What happens when your Medicare pays for most of your costs, but not all of your costs? Don’t worry- Medicare Supplement Insurance (Medigap) will pay for the extra costs such as copayments, coinsurance, and deductibles that Medicare may not completely cover
What Is Medicare Supplement Insurance (Medigap)?
It’s a policy that helps pay for some things that Medicare may not completely pay for. Medigap plans are sold by private insurance companies licensed to offer these plans in your state. Medigap plans are different than Medicare Advantage Plans (like an HMO and PPO). Medigap policies don’t cover most Part D prescription medications. If you want drug coverage, you can add standalone Part D plans available in your service area.
Is Medigap Covered in My State?
Most plans are guaranteed renewable plans. Guaranteed Renewable plans are where the benefits stay consistent even though the premiums may change.
Premiums can be set in one of three ways: Community rated (also called “no age rated”), Issue-age rated (also called “entry age rated”) and attained-age rated. Contact us to find out if your area is covered and how your premium will be set.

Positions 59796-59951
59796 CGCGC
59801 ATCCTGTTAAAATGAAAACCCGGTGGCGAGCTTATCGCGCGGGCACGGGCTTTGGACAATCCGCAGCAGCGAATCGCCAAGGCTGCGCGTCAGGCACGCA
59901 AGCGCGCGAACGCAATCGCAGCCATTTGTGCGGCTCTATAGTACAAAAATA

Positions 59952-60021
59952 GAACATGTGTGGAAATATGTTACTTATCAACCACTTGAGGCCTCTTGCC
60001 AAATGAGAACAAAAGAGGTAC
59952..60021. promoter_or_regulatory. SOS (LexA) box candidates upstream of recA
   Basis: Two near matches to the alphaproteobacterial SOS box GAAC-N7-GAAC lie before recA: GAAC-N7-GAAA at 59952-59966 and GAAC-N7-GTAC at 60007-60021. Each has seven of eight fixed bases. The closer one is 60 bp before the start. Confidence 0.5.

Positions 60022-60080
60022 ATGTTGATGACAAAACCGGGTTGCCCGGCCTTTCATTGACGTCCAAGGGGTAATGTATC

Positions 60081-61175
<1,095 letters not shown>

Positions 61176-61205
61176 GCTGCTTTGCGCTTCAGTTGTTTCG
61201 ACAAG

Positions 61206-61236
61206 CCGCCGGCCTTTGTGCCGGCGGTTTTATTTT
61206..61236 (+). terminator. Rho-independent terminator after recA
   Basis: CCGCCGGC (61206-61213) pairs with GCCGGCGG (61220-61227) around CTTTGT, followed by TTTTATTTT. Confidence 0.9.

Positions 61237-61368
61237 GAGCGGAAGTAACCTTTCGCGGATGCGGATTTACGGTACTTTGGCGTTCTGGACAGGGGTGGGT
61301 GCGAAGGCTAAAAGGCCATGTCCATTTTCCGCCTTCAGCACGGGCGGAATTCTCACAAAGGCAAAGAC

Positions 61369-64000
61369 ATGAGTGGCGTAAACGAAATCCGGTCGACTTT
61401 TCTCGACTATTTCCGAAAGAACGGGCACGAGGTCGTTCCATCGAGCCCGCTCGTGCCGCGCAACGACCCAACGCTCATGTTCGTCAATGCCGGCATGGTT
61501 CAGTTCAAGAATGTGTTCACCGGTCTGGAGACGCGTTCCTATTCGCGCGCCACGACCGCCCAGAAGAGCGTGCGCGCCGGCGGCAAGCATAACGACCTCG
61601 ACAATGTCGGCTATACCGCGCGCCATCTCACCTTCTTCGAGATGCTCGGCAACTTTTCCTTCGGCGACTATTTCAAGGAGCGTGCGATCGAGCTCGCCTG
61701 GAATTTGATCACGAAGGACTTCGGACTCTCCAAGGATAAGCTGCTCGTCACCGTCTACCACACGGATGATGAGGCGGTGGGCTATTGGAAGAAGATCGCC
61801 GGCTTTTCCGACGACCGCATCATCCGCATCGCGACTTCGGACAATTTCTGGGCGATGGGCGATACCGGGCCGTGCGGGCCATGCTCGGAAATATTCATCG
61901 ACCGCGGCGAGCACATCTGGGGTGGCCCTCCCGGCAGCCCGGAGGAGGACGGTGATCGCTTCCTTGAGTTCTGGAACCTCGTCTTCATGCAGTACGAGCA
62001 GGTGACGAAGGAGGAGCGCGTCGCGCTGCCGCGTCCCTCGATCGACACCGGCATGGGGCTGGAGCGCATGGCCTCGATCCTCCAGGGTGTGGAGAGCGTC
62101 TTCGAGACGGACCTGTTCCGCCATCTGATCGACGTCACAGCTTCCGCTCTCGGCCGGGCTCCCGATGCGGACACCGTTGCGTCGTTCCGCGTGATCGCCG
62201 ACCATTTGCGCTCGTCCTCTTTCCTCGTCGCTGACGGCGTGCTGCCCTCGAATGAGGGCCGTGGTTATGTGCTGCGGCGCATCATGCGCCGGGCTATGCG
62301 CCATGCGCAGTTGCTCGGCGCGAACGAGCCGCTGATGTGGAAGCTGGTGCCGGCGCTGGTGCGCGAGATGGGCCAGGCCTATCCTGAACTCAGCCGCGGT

Types of Medigap Plans
Medicare Select: A Medicare Select policy is a Medigap plan that limits the plan to a network of doctors and hospitals.
Standardized: A Medigap policy that has no network and requires no prior authorization for Medicare approved services. If your provider participates in the Medicare program, you are covered for standardized Medigap.
When Should I Buy a Medigap Plan?
There is an open enrollment period that starts the month you turn 65 and enroll in Medicare Part B. During this time, you can buy any Medigap policy sold in your state regardless of your health status. There may be other times you are eligible to receive a guaranteed issue right to enroll in a Medigap plan.
Still have questions on Medigap coverage? This chart from Medicare breaks it down in detail.